Throughout the tumultuous history of Cuba, the legend of this man- now regarded as the martyr, political hero, and patron saint of a nation- has permeated the tumultuous history of this beleaguered Caribbean Island.

Jose Marti died an early death, though he lives forever as the creator of a Nation.

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In the face of Obamacare Dismantling, one man faces an uncertain future

Lew Barnes, 62, eases back into the wicker chair, sipping coffee in the frigid morning wind, and informs me matter-of-factly about how the new government will soon be leaving him to die.

 

Barnes, a surfboard maker and former businessman from Crescent Beach, is now in the fifteenth year of his bout with Leukemia. When he was first diagnosed back in 2002, doctors generously estimated that he had ten years to live; but thanks to four rounds of chemotherapy, he is still alive and well, talking to me here today beneath the oaks at Harry’s Café.

 

This, however, is by no means the end of his struggle with cancer. Surviving the disease has come at a costly price: paying for such expensive treatments meant losing $700,000 over ten years- nearly his entire net worth- draining both his bank account and his day-to-day energy.

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Skiing in Northern Montana, Pt. 1

You wake up in the morning to the sound of rats skittering above you.

Their little feet make quite the racket against the thin, plywood ceiling of the barn, and after five agonizing minutes of rolling over endlessly, trying to get in a last little bit of sleep, you realize you’re playing a hopeless game. Reluctantly, painfully, you get up and stagger out to the main living room.

Evidently, you realize as you look out the broad wall window that faces the lake, the rats came in for a reason. The world outside is enveloped in white. Snow spirals down silently in fat, frosty flakes, and when you press the palm of your hand against the windowpane, the glass is astonishingly frigid.

It’s gotten colder inside. The furnace probably hasn’t been replenished in four or five hours, and in the time the building has lost a substantial amount of heat; the temperature, you think, can’t be more than sixty degrees.montana-road

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An Obituary for the Blackfeet- and Ourselves

When you gaze up to the top of Chief Cliff, you can almost see, in your mind’s eye, the image of a Blackfoot Warrior gracing the horizon. Head held high, horse hooving the parched summer grass beneath him, he saunters about restlessly on the distant promontory of granite, surveying the shimmering lake and valley below. In the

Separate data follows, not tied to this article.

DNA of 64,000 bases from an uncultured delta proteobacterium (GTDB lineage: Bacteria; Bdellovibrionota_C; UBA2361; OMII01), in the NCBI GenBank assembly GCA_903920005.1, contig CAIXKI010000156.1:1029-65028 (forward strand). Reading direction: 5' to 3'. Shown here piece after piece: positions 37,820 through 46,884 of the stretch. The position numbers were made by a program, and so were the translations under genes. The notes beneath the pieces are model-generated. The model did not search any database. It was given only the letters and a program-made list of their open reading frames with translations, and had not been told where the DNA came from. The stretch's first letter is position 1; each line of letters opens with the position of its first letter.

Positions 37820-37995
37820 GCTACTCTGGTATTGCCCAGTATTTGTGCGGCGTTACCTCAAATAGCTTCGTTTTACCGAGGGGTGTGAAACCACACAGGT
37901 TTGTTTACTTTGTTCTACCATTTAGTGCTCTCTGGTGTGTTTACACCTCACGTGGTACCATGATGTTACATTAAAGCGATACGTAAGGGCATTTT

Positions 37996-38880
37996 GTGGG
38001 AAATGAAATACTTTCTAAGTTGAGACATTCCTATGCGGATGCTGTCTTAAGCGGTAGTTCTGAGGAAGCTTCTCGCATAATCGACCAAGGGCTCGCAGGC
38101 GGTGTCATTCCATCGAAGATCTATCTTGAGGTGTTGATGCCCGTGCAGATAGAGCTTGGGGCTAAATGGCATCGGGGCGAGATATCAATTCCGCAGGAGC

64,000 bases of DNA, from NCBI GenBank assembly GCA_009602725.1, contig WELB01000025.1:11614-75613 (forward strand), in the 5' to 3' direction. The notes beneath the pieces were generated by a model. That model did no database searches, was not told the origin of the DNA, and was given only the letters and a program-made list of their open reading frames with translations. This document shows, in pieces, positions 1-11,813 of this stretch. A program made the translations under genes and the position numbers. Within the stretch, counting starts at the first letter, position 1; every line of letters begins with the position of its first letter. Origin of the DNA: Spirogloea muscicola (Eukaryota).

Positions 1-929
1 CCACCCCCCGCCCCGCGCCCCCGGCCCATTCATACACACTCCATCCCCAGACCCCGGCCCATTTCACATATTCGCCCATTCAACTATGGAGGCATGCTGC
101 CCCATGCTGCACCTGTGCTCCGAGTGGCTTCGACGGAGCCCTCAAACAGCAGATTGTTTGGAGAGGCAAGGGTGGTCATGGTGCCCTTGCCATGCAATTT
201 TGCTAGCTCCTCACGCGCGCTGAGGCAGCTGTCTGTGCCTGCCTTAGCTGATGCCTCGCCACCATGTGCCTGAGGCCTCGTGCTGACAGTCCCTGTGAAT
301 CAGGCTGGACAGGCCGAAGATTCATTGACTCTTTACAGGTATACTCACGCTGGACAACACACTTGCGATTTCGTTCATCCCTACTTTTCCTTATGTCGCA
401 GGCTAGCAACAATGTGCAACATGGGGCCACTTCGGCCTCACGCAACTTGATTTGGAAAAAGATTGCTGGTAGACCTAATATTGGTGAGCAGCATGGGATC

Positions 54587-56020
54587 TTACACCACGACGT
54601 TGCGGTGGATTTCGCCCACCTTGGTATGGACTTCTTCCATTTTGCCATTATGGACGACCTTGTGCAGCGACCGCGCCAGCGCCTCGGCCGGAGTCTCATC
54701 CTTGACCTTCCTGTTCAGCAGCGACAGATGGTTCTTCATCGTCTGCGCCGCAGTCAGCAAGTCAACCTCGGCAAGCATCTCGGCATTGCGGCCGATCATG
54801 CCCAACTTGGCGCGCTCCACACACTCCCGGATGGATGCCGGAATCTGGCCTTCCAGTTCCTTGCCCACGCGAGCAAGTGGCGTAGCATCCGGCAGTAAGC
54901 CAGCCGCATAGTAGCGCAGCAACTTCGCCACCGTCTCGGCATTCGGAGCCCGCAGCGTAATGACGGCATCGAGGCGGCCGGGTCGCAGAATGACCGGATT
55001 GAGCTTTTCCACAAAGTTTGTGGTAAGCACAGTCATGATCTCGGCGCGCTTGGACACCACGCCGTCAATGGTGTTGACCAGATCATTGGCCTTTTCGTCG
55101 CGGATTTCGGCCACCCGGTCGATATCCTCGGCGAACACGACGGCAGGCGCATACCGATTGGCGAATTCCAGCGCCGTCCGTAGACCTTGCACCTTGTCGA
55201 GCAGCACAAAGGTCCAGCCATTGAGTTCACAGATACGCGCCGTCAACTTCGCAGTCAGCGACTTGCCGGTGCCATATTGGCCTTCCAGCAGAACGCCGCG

bronze afternoon light, you can see the sweat glisten on the musculature of his body, and perhaps, the occasional glint of an arrowhead; in the smooth summer wind that sweeps up from the lake, the soft, painted mane of his stallion flows loose.

Suddenly, though, the daydream is over. A tractor-trailer loaded with pine-logs rushes pabeautiful-blackfeetst on Highway 93, abruptly jolting you back to the present day.

The landscape remains unchanged, but the distant man has vanished. It is 2017, and the tribe of the Blackfoot Warrior- the noble, fierce nomads that once dominated a vast swath of the continent- has been dead for over a century, castrated by modernity’s onslaught, a faint shadow of it’s storied past.

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Don’t judge Trump supporters; rather, understand them.

Trump supporters are not the monsters we think they are.

 
There’s a tendency amongst certain liberals to collectively imagine those who voted for Trump as a tribe of slobbering racists wearing grease-stained wife-beaters, hammering on about how whites are the superior race and staggering through the streets at night with their nail-studded clubs.
 
Guess what? That image is not just misleading, but wrong.
 
Some of my best friends voted for Trump. There is a reason people voted for him. The middle classes of industrial America were screwed by inhuman neoliberal policies which stripped them of their livelihoods, all because some opulent billionaires knew they could get cheaper labor elsewhere.
 
This is by no means an apology for Trump: if you’ve paid any attention to his Cabinet picks and current behavior as President-elect, you would know that you should be rightfully alarmed, frightened, infuriated.